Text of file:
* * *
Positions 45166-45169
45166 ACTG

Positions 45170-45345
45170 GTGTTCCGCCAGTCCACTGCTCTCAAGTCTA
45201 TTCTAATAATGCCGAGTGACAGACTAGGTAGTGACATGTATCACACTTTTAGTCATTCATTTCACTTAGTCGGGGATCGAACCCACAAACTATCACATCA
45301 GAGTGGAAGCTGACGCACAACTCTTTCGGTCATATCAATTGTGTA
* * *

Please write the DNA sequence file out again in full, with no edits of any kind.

Positions 45166-45169
45166 ACTG

Positions 45170-45345
45170 GTGTTCCGCCAGTCCACTGCTCTCAAGTCTA
45201 TTCTAATAATGCCGAGTGACAGACTAGGTAGTGACATGTATCACACTTTTAGTCATTCATTTCACTTAGTCGGGGATCGAACCCACAAACTATCACATCA
45301 GAGTGGAAGCTGACGCACAACTCTTTCGGTCATATCAATTGTGTA